The underground places on this planet are full of all manner of natural wonders: halls of gemstones, vast underground caverns, coated in colorful hunks of salt, and great underground rivers teeming with bling bioluminescent creatures found nowhere else in the world.
Among these remarkable natural sites, there are some places that exist as a testament to the unparalleled skill and creativity of human beings. Take for instance the series of caves in New Mexico, where one artist has spent his whole life creating something truly astounding…
New Mexican Caves
Across the hot, barren plains of northern New Mexico lies a handful of caves with a truly unique and beautiful secret inside. The soft sandstone mesas that makes up these underground caves is etched with carvings of a most unusual nature.
Decades at Work
The caves are adorned with ornate sculptures, each one more unique than the last. Yet these subterranean sculptures are not the work of some ancient Native American civilization, or even something far more ancient. No, they are the work of a man who has dedicated his life to his art in a way that few others have done…
Time and Patience
Artist Ra Paulette, a sculptor, architect, and structural engineer who lives in New Mexico, has dedicated almost half of his life to the creation of this amazing art. All told, he has carved out a whopping 14 caves in the desert just north of Santa Fe, over the past 30 years.
The walls of the caves are decorated with carved designs that range from flowers and suns, to shells, emotive design flourishes, and even some patterns that mimic things in the natural world. Because of this, all of Paulette’s carvings appear as though they formed naturally, and how he makes them is more amazing still…
Paulette has created an underground fantasy world using only his hands. He begins by taking natural crevasses and then painstakingly chiseling, digging, and carving intricate and often repeating patterns in them before moving on to the next section. It is a job that Paulette believes could go on indefinitely.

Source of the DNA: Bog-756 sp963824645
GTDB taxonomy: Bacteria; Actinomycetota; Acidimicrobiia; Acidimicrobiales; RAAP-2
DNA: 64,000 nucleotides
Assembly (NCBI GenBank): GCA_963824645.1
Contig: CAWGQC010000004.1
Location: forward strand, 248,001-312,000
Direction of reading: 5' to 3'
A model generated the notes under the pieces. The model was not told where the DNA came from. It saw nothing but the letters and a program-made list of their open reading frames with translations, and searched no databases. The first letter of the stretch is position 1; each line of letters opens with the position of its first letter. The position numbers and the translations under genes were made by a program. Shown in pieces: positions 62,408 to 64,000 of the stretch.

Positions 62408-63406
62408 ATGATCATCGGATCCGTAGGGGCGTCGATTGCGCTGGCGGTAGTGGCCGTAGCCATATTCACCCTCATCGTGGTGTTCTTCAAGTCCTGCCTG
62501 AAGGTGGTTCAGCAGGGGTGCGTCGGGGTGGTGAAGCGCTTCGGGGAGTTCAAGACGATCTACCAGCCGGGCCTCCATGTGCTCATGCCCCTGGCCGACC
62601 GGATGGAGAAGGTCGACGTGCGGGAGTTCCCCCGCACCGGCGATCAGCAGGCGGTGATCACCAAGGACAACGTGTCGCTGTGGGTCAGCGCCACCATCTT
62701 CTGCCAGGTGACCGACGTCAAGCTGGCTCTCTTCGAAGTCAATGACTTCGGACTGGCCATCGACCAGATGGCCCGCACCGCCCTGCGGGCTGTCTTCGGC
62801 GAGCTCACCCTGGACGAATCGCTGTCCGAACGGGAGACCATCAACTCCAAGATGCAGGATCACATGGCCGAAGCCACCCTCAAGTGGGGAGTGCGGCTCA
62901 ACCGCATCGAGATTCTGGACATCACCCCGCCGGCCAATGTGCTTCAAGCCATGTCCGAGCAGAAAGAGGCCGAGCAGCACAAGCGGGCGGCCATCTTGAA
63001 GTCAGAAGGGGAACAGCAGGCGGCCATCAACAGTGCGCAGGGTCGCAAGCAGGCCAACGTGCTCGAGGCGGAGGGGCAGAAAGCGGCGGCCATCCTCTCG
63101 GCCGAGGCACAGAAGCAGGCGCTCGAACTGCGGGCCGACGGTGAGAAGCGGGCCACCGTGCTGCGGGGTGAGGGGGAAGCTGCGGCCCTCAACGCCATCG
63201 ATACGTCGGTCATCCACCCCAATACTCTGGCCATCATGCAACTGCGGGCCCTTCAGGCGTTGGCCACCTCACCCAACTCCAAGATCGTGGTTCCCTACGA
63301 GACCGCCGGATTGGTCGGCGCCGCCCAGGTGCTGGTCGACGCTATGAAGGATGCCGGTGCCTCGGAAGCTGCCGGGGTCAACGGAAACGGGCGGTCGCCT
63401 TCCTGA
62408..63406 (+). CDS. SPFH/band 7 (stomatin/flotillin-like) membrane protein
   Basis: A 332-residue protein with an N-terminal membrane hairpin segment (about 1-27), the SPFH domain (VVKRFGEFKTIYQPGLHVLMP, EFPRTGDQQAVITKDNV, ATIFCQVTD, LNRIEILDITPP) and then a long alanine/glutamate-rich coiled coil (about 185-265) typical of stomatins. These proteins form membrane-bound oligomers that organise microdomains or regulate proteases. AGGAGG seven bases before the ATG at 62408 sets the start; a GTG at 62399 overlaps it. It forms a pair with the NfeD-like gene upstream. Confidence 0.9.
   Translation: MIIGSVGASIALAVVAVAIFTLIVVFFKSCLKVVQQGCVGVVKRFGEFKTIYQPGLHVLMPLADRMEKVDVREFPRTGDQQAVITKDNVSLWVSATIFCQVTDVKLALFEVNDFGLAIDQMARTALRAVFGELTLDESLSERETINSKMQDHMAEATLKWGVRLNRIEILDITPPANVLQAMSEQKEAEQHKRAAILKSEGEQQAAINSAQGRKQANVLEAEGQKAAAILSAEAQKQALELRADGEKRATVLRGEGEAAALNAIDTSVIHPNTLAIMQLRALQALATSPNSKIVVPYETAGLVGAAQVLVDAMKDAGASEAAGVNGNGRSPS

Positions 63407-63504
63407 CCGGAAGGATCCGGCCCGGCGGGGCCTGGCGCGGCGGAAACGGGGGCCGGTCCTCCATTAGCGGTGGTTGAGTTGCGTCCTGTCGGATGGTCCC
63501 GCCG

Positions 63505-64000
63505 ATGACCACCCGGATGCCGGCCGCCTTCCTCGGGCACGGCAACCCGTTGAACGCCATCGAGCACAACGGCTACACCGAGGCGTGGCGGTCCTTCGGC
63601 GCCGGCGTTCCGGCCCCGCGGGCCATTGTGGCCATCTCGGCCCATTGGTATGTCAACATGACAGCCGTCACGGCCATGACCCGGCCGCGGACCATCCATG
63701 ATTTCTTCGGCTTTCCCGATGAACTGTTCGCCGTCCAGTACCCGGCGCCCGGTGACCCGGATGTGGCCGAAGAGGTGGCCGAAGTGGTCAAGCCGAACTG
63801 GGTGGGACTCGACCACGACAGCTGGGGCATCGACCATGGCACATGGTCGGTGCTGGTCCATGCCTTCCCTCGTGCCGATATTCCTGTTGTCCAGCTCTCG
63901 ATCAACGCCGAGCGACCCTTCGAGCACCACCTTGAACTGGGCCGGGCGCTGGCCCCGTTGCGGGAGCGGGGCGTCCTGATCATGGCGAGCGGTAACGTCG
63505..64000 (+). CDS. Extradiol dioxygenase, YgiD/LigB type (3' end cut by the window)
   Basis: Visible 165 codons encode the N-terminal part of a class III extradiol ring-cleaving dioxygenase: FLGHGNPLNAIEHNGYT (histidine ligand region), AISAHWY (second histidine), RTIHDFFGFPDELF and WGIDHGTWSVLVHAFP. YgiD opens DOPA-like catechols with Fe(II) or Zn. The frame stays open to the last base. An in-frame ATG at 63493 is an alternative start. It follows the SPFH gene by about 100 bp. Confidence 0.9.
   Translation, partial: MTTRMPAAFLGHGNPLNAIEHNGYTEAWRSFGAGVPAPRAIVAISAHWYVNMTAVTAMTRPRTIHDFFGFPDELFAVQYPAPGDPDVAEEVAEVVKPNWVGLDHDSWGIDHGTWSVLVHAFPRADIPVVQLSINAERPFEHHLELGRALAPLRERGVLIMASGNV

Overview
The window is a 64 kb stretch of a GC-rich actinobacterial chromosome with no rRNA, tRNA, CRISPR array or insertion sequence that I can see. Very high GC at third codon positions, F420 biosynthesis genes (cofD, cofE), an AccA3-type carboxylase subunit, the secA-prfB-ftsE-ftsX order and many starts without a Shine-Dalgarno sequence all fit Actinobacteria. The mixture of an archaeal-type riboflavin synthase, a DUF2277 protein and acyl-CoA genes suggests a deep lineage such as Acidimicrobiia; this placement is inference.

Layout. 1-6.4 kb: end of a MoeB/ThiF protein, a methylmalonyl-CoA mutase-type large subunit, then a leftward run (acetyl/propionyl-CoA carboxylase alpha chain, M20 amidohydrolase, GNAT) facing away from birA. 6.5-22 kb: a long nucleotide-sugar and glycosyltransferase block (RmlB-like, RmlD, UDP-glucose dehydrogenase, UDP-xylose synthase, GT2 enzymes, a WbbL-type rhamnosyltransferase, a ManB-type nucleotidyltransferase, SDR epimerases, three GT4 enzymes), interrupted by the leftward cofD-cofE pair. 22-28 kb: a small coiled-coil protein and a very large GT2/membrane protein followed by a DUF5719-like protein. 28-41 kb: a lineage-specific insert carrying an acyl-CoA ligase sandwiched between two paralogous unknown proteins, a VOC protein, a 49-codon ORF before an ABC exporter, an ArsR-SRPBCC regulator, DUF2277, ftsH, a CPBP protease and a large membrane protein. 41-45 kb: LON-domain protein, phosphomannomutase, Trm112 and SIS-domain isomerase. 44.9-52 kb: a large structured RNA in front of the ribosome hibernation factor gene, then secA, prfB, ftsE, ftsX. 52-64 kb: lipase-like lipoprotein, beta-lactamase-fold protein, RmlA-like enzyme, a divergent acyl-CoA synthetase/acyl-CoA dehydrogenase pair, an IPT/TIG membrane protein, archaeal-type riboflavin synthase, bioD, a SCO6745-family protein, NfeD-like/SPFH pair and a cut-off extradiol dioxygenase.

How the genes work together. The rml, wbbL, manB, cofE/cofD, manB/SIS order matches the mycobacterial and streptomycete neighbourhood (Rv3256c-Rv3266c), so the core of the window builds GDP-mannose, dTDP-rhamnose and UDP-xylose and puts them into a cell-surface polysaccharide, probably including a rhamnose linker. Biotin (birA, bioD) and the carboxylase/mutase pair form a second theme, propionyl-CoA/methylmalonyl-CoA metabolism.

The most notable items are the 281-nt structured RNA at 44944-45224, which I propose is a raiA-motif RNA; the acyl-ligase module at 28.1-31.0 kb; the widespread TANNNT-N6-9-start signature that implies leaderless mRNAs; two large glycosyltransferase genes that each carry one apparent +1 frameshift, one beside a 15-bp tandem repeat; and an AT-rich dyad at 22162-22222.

Ra Paulette grew up in northwest Indiana, along the shores of Lake Michigan, but moved to New Mexico in his late 20s. He is a self-taught artist, meaning he never studied any of his skills in school. His tools include shovels, pick axes, sand scrapers, and most importantly, his hands…
The 69-year-old sculptor begins by burrowing into the sides of the cliffs, where he digs open humongous, vertical shafts in which to work. He works through the day in these spaces, which are large enough to provide ventilation and close enough to the surface to grant him enough natural light to continue his work.
He has even integrated more practical features into the sandstone carvings, including the likes of staircases, windows, and doors. These make the caverns suitable places for meditation and spiritual connection to the Earth, which is part of why Paulette began this project in the first place…
Paulette has described the caves as “transformative spaces.” This harkens back to his own spirituality and their purpose places where like-minded visitors can meditate within the natural confines of caves. The caves all differ in size of course and each one has a different composition and design.